Secretary-General Kofi Annan met his advisory group on Iraq for the first time today, a move aimed at persuading countries in the region to support the same approach to the post-conflict country.
At the end of the meeting, Ambassador John Negroponte of the United States told reporters Mr. Annan had said he would appoint an acting Special Representative for Iraq very soon, but gave no details. The advisory group, meanwhile, shared ideas with Mr. Annan for improving Iraq's economic development, political outlook and military and police security.
In answer to a question at the daily briefing earlier Monday on the composition and functions of the group, Mr. Annan's spokesman, Fred Eckhard, said: "The Secretary-General has placed very strong emphasis on the need to get the neighbouring countries and the countries in the region on board, all supporting the same line of approach to Iraq.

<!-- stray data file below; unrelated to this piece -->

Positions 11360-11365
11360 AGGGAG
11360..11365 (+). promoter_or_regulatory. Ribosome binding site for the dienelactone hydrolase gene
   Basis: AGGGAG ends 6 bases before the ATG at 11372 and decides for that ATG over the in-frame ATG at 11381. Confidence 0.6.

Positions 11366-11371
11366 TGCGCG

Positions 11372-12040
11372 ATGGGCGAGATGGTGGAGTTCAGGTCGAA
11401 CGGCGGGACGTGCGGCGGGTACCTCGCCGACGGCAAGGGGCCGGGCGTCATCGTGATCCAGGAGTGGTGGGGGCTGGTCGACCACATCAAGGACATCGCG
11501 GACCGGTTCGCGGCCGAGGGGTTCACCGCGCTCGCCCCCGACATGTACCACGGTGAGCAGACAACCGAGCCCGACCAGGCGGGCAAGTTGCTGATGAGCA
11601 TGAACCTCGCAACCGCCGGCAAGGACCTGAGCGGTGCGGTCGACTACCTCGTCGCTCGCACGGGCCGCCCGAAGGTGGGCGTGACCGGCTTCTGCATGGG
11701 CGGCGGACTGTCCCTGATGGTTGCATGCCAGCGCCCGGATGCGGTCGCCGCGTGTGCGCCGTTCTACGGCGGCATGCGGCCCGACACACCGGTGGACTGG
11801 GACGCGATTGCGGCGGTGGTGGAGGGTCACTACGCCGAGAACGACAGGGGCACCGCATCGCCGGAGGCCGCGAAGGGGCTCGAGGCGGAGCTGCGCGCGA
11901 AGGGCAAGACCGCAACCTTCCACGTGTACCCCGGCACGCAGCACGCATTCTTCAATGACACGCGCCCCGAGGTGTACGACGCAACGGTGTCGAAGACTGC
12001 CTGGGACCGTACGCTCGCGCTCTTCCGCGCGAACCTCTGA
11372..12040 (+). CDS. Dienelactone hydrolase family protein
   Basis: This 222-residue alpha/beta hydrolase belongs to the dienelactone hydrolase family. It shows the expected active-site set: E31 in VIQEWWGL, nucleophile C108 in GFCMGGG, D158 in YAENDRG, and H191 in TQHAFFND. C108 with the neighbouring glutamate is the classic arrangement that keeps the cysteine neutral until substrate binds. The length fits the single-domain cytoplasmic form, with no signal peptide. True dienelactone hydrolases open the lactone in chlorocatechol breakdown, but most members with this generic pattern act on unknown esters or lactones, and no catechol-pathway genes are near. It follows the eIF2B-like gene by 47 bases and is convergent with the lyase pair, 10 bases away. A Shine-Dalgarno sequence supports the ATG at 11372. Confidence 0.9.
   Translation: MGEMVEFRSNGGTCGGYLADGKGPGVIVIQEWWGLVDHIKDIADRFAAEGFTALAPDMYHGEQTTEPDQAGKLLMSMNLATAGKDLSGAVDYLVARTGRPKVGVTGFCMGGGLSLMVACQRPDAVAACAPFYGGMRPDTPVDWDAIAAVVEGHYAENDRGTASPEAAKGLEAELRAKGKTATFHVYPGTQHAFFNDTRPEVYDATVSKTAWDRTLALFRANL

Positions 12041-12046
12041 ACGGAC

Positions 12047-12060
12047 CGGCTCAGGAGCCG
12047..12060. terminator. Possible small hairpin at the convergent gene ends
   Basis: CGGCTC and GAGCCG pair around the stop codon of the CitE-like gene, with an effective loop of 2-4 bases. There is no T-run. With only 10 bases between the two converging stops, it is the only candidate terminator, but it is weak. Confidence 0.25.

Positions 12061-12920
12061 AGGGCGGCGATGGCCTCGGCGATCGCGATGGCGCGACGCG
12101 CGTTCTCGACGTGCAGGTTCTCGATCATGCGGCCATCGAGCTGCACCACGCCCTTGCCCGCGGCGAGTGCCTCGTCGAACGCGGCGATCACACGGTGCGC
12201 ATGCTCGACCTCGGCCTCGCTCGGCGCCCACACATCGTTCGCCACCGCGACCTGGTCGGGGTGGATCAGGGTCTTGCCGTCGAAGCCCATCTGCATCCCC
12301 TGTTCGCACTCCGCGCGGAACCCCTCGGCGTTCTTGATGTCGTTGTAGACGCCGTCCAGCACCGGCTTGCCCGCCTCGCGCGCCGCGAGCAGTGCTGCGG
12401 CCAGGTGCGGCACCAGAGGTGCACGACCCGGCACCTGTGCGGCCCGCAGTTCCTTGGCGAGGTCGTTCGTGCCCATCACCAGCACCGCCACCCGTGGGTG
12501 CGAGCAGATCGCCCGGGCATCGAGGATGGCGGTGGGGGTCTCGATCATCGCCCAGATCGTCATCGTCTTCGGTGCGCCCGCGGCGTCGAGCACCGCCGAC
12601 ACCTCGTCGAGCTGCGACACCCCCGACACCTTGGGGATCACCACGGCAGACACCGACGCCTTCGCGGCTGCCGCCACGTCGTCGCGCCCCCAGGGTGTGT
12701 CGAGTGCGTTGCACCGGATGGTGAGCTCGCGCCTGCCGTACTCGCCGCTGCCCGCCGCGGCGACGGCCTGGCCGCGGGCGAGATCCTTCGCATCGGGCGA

"So that's the justification for the neighbours and for Egypt."
The neighbours included in the group are Iran, Jordan, Kuwait, Saudi Arabia, Syria and Turkey.
Last week the Security Council members of the group were named as the five veto-wielding permanent members - China, France, the Russian Federation, the United Kingdom and the United States - plus five of the 10 elected members - Angola, Chile, Germany, Pakistan and Spain.
"Their role is just to provide a sounding board, an informal advisory panel for his own thinking, ways he can be helpful and ways they can all work together to move the process in Iraq in the best possible directions," Mr. Eckhard said.